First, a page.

Show Posts

This section allows you to view all posts made by this member. Note that you can only see posts made in areas you currently have access to.


Messages - JulianS

Pages: [1] 2 3 ... 33
1
Singles / Re: 1929 350cc sloper
« on: Today at 11:33:14 »
Have sent you a PM see under "my messages" above.

2
Singles / Re: B31 stand spring
« on: 21 October, 2017, 19:21:19 »
I will send you a PM look under "My messages"

The number you see maybe 29 4860 - shown in the 1948 book as stand for C10 C11, B31 B33 rigid and plunger.

3
Singles / Re: B31 stand spring
« on: 21 October, 2017, 16:07:32 »
That is for an A10. Part 67 4847.

You can see the tongue on the cross piece of the A10 stand which takes the rectangular end of the spring they sold you.

You need 65 4727.

Below from 1951/52 parts book.


4
Singles / Re: B25 POINTS IGNITION
« on: 21 October, 2017, 11:41:03 »
From parts lists it looks like they were both originally fitted with the same Lucas 4CA complete assembly part 47621 (condenser mounted on points plate). The B25 changed to the later improved 6CA assembly (remote condenser) but dont know about the Triumph.

The auto advance/cam unit has a different part number for 4CA and 6CA so presume you cannot mix parts from the 2 assemblies.

5
Singles / Re: 1929 350cc sloper
« on: 21 October, 2017, 10:43:39 »
Another frame view from 1929 catalogue. I think the 500 version.

6
Singles / Re: 1929 350cc sloper
« on: 21 October, 2017, 10:01:19 »
These pages from the 1929 parts book might help.

7
Singles / Re: 1929 350cc sloper
« on: 20 October, 2017, 10:48:12 »
2 catalogue illustrations from 1929. You can see some differences in the frames.

8
Twins / Re: A10 rev counter timing cover
« on: 19 October, 2017, 16:04:01 »
Driven from mag up to and including 1959 season. 1960 season on from oil pump.

9
Singles / Re: B40 Swinging arm and a few questions.
« on: 18 October, 2017, 18:16:10 »
The tube should be a tight fit and when assembled the nut and bolt needs to be quite tight or the handlng may suffer. You may be able to drift it out with care.

10
Pre War / Re: W6 - Information
« on: 18 October, 2017, 11:20:29 »
You will not find a manual as we expect them to be today.

The W6 production was only about 1000 units, though the frame was shared with other models. Some were used by the Post Office and many were exported.

There are a number of general books worth considering, Pitmans Book of BSA 1935 edition (page below). The Book of BSA by D W Munro and of course the 1936 parts book (which covers the whole 1936 range)

11
Singles / Re: B40 Swinging arm and a few questions.
« on: 18 October, 2017, 11:17:56 »
1. The swinging spindle is a tight press fit in the frame, add possible corrosion, removal is for the brave. Best done by a proper press. If you use a hammer and drift beware burring the ends.

When it is out the next issue is remove the bushes in the swinging arm, you may get them out with a drift or press or carefully saw a slot.

Then fit new bushes which will need to be line reamed to suit the new spindle.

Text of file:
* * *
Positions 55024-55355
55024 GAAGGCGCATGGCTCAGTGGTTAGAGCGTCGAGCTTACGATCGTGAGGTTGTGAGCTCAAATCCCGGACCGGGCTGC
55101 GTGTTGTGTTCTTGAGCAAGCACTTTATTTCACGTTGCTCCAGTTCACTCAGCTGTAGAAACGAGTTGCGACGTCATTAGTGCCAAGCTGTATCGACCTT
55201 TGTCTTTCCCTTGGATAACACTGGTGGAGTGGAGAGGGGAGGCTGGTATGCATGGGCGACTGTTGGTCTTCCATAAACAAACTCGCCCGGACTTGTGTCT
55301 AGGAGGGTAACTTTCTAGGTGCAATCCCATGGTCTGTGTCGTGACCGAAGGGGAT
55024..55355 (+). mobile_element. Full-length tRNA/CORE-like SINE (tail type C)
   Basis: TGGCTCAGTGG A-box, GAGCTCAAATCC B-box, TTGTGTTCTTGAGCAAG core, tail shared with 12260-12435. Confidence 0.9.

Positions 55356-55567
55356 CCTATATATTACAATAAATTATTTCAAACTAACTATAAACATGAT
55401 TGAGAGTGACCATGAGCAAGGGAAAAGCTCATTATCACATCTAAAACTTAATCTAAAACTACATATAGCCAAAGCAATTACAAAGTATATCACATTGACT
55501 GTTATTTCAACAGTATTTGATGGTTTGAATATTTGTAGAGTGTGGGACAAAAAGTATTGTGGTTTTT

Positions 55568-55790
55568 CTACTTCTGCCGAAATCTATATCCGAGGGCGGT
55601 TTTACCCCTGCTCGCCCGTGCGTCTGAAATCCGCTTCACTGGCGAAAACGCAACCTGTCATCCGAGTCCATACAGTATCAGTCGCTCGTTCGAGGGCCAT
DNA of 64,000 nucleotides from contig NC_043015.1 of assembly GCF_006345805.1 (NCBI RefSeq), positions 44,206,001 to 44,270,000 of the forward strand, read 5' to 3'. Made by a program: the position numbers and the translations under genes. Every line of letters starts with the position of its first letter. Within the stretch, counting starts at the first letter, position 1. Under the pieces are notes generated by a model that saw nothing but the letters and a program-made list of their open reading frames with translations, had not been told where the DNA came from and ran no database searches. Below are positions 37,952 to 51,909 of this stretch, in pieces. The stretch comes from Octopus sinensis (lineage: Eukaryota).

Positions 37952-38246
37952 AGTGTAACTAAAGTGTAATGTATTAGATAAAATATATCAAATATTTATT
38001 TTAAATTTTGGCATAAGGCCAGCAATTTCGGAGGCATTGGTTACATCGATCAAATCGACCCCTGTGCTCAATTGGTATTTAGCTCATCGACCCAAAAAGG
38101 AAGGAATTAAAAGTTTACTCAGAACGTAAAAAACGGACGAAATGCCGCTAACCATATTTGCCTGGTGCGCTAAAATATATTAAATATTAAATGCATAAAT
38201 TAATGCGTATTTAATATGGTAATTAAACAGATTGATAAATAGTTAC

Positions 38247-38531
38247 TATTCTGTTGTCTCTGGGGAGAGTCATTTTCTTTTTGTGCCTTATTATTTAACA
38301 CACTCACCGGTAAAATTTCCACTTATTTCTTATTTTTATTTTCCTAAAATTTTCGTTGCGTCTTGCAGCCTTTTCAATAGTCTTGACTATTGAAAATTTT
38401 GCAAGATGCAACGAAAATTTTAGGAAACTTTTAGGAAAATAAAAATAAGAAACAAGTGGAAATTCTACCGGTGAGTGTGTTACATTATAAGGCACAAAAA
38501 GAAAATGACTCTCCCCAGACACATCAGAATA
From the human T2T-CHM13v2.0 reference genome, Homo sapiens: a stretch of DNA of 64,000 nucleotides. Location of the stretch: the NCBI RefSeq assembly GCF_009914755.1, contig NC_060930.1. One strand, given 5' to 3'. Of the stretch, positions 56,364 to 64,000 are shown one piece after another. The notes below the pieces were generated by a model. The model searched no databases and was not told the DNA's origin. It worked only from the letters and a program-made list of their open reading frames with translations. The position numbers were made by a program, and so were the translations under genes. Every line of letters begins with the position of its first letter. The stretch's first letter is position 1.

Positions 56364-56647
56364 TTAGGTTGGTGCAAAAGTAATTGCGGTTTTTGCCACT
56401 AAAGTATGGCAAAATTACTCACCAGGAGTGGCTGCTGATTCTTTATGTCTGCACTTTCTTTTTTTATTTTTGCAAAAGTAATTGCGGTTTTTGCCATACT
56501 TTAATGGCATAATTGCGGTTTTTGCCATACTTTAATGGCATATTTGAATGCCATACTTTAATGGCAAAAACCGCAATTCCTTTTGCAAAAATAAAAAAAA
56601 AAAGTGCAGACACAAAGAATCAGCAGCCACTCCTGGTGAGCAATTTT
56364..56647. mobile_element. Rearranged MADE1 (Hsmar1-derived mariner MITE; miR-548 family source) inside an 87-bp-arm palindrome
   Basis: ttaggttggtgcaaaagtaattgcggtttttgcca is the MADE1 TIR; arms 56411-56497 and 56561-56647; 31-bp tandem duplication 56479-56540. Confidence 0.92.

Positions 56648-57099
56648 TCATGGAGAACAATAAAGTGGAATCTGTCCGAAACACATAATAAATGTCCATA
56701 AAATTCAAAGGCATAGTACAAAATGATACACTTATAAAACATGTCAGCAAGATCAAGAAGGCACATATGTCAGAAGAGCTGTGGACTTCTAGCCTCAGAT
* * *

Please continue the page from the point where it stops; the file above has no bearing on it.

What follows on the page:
Then press it all together not forgetting the spacer.

The Rupert Ratio Unit singles manuals very helpful.

2. Parts book useful. See photo from 1961 parts book.

3. Engine unit listed as 35 kg.

4 I use C and D Autos  for many of the parts I buy. Very helpful and knowledgable if you phone them

12
Twins / Re: A65 Fitting a oil pressure gauge
« on: 18 October, 2017, 11:03:32 »
My copy of the Vehicle Wiring Products catalogue, admittedly several years old, lists the gauge as not suitable for motorcycles. I would suggest checking with them before fitting.

Have you seen this Morgo item? Comes with flexible connection rather than metal tube but I dont know how it connects. I have found Morgo to be helpful if phoned.

http://www.morgo.co.uk/morgo-oil-pressure-gauge/57-morgo-universal-oil-pressure-gauge.html

13
Pre War / Re: W6 - Information
« on: 17 October, 2017, 22:33:18 »
The W6 similar to the 1933 W33-6 side valve.

Photo from 1936 brochure.

14
Singles / Re: B44, Bigend, Piston. Bad vibration.
« on: 17 October, 2017, 18:24:47 »
You need to make sure, when fitting new big end assembly, that the crankshaft/flywheel assembly is as near to perfectly aligned as possible.

If not so then expect vibration even if balance is correct- aim to get it within 0.001 inch. Bad alignment can also mean loss of power.

I would suggest you consult a specialist and get it dynamically balanced rather than static.

Basset Down Balancing did a B25 for me some years back and the improvement was very noticable.

15
Twins / Re: A65 Fitting a oil pressure gauge
« on: 15 October, 2017, 10:00:46 »
Should you intend to use the pressure gauge as an instrument whilst bike being ridden rather than as a workshop diagnostic tool you may wish to consider how to isolate the copper capillary from engine vibration and possible fracture.

A fractured pipe, which is situated between the pump and the crankshaft, would likely lead to a catastrophic engine lubrication failure.

Service sheet below from BSA gives a pressure figure.

Pages: [1] 2 3 ... 33